The letter came from a PHD student at the University who had spotted my name on the transport section of the Department of Civil Engineering and Geosciences website. My first duty was to offer some advice on her transport project. I will be helping the University with the electric car strategy for the North-east, which the AA is supporting. I may also be asked to give a couple of lectures and seminars over the next few years.

Even though I now have the right to use the title Professor King, I think I will be sticking with Edmund.

Edmund King

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What do you listen to in the car?

A battle of the airwaves is raging on UK roads between middle-aged drivers who compete to put either BBC Radio 2 or their local independent radio station in the listeners’ top slot.

Eighty years after the introduction of the car radio, BBC Radio 2 has the edge with 20% of the13,900 AA members surveyed by AA/Populus picking it as the station they are most likely to listen to in the car. However, 18% of their fellow drivers favour their local independent station.

The biggest fans of BBC Radio 2 drive-time listening are 28% of 55-64 year olds, while local independent radio stations draw the bulk of their support (22%) from the 45-54 year olds.

BBC Radio 1 steals the show for young drivers, pulling in 50% of the 18-24-year-old audience and accounting for 18% of the total driver listenership. Meanwhile, another fifth (22%) of the late middle-aged drivers tune into BBC Radio Four while on the road.

Nearly half of women drivers share their radio time with BBC Radio Two (21%) or the local independent radio station (22%).

However there may be a problem for drivers on the road ahead as all the UK’s national radio stations and many local stations will stop broadcasting in analogue in 2015 when they go digital. “Many drivers could be left in the quiet unless they can get an adapter or digital car radio. The Government setting a deadline for the switch-over will concentrate the minds and although time-scales are tight, new cars after 2013 will be digitally compliant. The switch to digital has been driven by broadcasters but the AA is concerned that not enough thought has been given to consumers with older vehicles. Some may be able to use adapters but there are still many technical and security issues which have not been adequately addressed.

Mondeo Man will not be happy if he can’t listen to Chris Moyles or Chris Evans in five years' time.

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  Driving dangers

Many motorists are unaware of the dangers they face on different types of roads, according to the AA in response to the latest EuroRAP survey.

AA/Populus research shows that drivers are most confident when driving on the very roads that the EuroRAP study and national statistics show to be the least safe – single carriageway 'A' roads.

Read the results in full

Join the AA/Populus panel

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Rate it or slate it

Let the world know what you think of your car, vent your spleen about other road users, or simply shout about your favourite eateries, in the AA Zone.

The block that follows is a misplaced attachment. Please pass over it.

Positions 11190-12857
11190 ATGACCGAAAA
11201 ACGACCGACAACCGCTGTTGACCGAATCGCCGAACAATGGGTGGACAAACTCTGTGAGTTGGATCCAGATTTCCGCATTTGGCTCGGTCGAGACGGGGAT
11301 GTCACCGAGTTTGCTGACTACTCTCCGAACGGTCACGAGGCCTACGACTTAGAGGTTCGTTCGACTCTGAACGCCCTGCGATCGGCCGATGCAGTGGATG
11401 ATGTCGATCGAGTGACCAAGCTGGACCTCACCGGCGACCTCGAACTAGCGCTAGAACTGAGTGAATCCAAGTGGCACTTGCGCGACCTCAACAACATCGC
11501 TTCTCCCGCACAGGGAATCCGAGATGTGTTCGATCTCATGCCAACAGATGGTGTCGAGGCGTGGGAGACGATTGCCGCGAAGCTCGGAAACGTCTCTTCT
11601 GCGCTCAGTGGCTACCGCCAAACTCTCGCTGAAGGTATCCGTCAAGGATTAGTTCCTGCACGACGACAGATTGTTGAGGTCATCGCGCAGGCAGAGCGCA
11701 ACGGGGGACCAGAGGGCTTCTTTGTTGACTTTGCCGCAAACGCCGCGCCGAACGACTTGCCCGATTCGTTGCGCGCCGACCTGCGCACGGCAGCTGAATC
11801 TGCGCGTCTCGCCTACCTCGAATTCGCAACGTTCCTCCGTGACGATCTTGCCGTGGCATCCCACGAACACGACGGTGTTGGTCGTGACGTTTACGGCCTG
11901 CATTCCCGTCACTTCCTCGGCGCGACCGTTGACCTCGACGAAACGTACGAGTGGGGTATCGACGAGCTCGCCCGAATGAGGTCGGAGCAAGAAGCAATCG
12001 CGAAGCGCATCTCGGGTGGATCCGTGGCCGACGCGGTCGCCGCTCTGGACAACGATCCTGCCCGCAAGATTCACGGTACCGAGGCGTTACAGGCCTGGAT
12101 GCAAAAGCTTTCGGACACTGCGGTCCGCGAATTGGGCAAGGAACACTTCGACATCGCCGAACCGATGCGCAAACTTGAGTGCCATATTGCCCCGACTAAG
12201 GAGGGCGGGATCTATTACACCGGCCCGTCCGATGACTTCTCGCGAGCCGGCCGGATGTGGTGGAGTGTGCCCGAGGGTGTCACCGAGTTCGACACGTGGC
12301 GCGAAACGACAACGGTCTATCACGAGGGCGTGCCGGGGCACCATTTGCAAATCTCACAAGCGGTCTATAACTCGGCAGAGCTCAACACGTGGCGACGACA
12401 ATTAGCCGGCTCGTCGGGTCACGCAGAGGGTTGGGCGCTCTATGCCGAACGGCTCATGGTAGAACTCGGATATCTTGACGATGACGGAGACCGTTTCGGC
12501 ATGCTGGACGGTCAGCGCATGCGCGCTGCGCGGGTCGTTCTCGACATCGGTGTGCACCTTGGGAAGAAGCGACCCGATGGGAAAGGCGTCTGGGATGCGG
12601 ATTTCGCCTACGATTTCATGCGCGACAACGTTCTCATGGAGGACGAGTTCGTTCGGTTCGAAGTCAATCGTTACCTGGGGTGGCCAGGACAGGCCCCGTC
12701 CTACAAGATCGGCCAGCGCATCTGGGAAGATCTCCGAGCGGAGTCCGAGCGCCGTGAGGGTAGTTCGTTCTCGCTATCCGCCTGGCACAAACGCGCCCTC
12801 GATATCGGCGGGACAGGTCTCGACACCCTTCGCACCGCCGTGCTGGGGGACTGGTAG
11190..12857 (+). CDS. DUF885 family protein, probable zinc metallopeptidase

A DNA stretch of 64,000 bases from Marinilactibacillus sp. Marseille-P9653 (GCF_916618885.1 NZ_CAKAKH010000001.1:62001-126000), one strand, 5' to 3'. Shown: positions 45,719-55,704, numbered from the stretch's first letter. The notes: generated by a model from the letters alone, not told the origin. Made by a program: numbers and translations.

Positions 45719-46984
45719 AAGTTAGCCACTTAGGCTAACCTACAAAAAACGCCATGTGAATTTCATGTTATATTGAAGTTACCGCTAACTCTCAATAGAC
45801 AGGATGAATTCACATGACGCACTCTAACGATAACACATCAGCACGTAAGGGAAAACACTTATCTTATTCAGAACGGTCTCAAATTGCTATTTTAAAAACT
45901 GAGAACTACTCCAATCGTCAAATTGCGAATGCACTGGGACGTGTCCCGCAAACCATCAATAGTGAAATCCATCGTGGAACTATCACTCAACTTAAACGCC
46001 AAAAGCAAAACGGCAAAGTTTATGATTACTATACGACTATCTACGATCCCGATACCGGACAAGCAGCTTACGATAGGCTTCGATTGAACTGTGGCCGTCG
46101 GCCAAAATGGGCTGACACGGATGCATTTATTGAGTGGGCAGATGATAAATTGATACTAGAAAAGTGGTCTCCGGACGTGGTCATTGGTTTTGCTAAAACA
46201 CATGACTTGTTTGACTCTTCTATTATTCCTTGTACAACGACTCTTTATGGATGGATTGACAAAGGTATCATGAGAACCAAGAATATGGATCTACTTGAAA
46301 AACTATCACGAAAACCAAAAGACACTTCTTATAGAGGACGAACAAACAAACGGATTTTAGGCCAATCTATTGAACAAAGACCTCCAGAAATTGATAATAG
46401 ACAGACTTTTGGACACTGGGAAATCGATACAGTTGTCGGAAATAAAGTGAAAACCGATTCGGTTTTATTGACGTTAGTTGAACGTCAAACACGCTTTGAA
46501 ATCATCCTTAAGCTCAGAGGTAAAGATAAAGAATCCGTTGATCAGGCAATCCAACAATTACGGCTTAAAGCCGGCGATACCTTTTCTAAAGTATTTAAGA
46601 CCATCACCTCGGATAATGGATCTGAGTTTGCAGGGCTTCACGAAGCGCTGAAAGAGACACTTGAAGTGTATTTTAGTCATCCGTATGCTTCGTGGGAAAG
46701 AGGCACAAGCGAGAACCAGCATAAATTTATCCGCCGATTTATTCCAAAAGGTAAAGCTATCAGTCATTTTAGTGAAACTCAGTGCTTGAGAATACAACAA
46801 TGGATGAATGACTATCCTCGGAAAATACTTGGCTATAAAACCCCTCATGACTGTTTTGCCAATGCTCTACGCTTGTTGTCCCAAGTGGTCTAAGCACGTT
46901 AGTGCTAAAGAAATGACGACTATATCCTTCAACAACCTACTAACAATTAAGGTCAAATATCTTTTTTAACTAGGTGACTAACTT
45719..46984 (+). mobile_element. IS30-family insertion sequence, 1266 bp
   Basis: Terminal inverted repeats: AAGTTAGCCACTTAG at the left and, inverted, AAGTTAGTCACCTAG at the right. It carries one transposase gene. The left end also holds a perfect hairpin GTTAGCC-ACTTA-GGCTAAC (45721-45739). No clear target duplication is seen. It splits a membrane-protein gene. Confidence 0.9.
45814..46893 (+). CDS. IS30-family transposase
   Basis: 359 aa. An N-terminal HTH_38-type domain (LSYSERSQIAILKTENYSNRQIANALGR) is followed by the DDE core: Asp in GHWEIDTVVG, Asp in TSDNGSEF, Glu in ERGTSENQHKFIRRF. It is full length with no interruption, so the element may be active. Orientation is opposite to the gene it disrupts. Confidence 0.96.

Current hot topics include: best songs about motoring and favourite restaurants.

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Swim in the sunshine
Stay cool in the pool with our lido guide

LidoMany of the UK's lidos are enjoying a revival and several popular spots have been refurbished in recent years. Many only open during the summer months, thanks to the often inclement British weather, so there's no time like the present to sample some of the coolest open-air swimming spots on home turf.

There are well over 100 lidos around the UK, plus open-air swimming pools, luxurious rooftop spa pools and plenty of natural beauty-spots.

A lido is an outdoor swimming pool where people also enjoy additional facilities, such as eating and drinking, sunbathing and playing, and takes its name from an area of Venice renowned for bathing.

Read the full feature

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BEDHalcyon holidays

This extract, exclusively for 'Hotspots' subscribers, depicts the carefree fun of holidaying on water in days gone by. 'Messing About' is taken from the AA book 'On Holiday', which is the first in a new series of highly illustrated books that take a nostalgic look at life in the 20th century. It explores where we stayed, what we wore, where we went, how we got there and what we did while on holiday in days gone by.

Accompanied by text written by best-selling 'Antiques Roadshow' expert Paul Atterbury and using predominantly amateur photographs from family albums alongside postcards, publicity material and a range of ephemera from the Edwardian era to the 1970s, 'On Holiday' offers a delightfully evocative snapshot of holiday life in 20th-century Britain.

Click here to open 'Messing About' (Adobe Acrobat is required to open this 1MB PDF file)

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Wide open spaces

It's National Parks Week from 27 July to 2 August and this year they celebrate their 60th anniversary.

Fun events will be held across the country throughout National Parks Week, but our 14 national parks can be treasured and enjoyed all year round and have plenty to offer any visitor.